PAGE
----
Thermometers vs. Thermostats: You Don’t Have to be a Bystander

(Image courtesy of iowa.gov.)

(Image courtesy of iowa.gov.)

The black smoke was unmissable against the stark gray backdrop of winter.

Something on the back of an RV had caught fire while parked at an interstate travel plaza and rest stop just outside Elkhart, Ind., which is—ironically—where most RVs are manufactured.

I stopped the car and pulled out my phone, called 911, then hit record to capture video of the burning RV. I figured the explosion would be awesome if the fire reached the gas tank. A handful of cars pulled over too and the other travelers joined my gawking. Why do we like to watch things burn?

“God, I wonder if the owner knows their vehicle is on fire?” I asked.

Everyone around me shrugged.

And then it dawned on me that someone might be inside. Seemed unlikely. But possible.

“No one’s in there, right? Could someone be sleeping or showering?”

More shrugs.

I took a step toward the burning RV. Then hesitated. Then stopped.

Naw. They’re totally inside the building grabbing food or a cup of coffee…

I kept filming.

Minutes later, the fire trucks arrived, sirens screaming. And that’s when I saw it. Movement in the RV’s windows.

An elderly couple stepped off their RV—the combination of smoke filling up their RV and the sound of emergency workers pulling up next to them had woke them from an afternoon nap in the RV’s bedroom.

I took a deep breath and made eye contact with the guy next to me. I could see the same look in his eyes I must have had in mind.

“Oh my God. There were people in there.”

They lived.

What was presumably their home away from home burned to the ground in front of them. A total loss.

But one thought haunts me: What if they hadn’t woke up?

And I just stood there.

Doing nothing.

We Are Often Thermometers

It’s called the “bystander effect.” It’s a sociological phenomenon researchers Bibb Latane and John Darley observed and studied in the late 1960s and wrote about in The Unresponsive Bystander: Why Doesn’t He Help?.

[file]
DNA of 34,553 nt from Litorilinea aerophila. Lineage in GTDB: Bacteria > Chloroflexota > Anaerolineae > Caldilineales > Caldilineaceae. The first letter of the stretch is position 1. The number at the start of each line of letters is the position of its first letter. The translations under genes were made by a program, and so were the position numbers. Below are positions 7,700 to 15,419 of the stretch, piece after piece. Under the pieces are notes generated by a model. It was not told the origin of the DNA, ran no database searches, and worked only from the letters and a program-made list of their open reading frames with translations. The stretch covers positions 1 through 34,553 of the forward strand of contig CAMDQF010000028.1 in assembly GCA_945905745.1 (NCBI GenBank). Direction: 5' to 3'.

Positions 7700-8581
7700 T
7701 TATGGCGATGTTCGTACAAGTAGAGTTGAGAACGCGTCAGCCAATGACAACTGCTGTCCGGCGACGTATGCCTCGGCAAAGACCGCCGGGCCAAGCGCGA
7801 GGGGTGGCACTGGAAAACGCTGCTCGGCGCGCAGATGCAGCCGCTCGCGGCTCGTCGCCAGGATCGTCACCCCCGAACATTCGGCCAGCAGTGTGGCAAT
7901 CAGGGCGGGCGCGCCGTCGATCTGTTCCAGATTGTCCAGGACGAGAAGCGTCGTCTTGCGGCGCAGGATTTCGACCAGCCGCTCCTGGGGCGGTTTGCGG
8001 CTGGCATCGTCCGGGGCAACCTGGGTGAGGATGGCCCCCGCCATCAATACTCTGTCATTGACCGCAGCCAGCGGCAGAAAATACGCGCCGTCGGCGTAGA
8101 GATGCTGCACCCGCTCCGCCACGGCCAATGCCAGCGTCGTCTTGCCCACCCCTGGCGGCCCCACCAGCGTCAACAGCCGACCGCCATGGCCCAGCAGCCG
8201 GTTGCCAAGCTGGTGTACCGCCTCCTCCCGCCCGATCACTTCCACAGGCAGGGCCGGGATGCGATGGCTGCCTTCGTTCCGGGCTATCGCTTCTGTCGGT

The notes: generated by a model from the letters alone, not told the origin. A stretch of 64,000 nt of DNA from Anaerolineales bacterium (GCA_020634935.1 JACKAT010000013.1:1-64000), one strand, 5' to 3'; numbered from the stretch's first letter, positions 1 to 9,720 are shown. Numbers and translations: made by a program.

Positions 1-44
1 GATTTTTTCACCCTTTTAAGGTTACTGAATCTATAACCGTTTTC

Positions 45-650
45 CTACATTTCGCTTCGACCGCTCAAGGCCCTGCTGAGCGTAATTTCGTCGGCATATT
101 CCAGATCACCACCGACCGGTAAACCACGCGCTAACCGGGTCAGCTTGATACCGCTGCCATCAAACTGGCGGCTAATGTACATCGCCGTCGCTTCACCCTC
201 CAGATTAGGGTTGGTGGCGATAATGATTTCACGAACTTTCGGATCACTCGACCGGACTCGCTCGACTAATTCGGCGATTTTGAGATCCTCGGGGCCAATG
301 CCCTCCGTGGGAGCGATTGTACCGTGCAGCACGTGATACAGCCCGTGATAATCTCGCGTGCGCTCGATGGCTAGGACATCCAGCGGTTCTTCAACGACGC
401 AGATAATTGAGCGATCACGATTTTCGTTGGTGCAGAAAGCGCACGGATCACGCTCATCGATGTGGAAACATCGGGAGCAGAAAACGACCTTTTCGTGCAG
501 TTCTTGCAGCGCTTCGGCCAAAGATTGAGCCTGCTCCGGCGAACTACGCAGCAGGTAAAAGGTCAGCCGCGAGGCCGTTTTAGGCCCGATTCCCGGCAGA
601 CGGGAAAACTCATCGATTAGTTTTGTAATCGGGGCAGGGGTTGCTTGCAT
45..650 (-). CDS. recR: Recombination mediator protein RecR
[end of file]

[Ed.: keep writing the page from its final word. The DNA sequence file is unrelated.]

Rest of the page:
Sociologists say the presence of other people creates a “diffusion of responsibility.” It means people feel less pressure to take action since the responsibility to do so is now shared among everyone present.

But we also feel a need to behave in “correct and socially acceptable ways.” When others around us are doing something or not doing something, our brains take it as a signal that a similar response is most appropriate.

In other words, we often act like thermometers. We simply reflect the current temperature of our surroundings. As thermometers, we have no other function.

We Should Be Thermostats

I was listening to the guys at Inspiring Awesome talk about this. Thermometers versus thermostats. I liked the metaphor.

A thermostat ALSO can tell you the current temperature. But more importantly? It can serve as a change agent. If something is wrong? If something needs fixed or adjusted? The thermostat can begin the process of making things what people want or need them to be.

I just stood there. Being one of those assholes with a video camera even when a little voice inside me was telling me there was a chance lives were at stake.

But I didn’t step up.

What if they had died in there?

Another time, there was an 80-foot tree in our back yard with a failing root system. My neighbor told me they had spent years trying to convince the previous owner of my house to have the tree removed. I didn’t want to spend $2,000 to have it removed, so much like the former homeowner, I did nothing.

One night, a large storm system that days earlier had been a Gulf of Mexico hurricane blew into our neighborhood.

Tropical storm-force winds blew down the massive tree. A couple neighbors saw the giant fall. I felt the impact sitting on my living room sofa. When I ran to the back window, I saw it laying across our back yard, a totally destroyed garage beneath it.

But that’s not the important part.

The important part is that we had our three-month-old son sleeping in our upstairs bedroom. And I lose my breath every time I think about the wind blowing in his direction that night.

Because of a couple thousand dollars.

Because of apathy.

Because of carelessness.

We are so careless. With our health. Our safety. Our hearts. Our human relationships.

We are often thermometers. Just people getting caught up worrying about what other people think.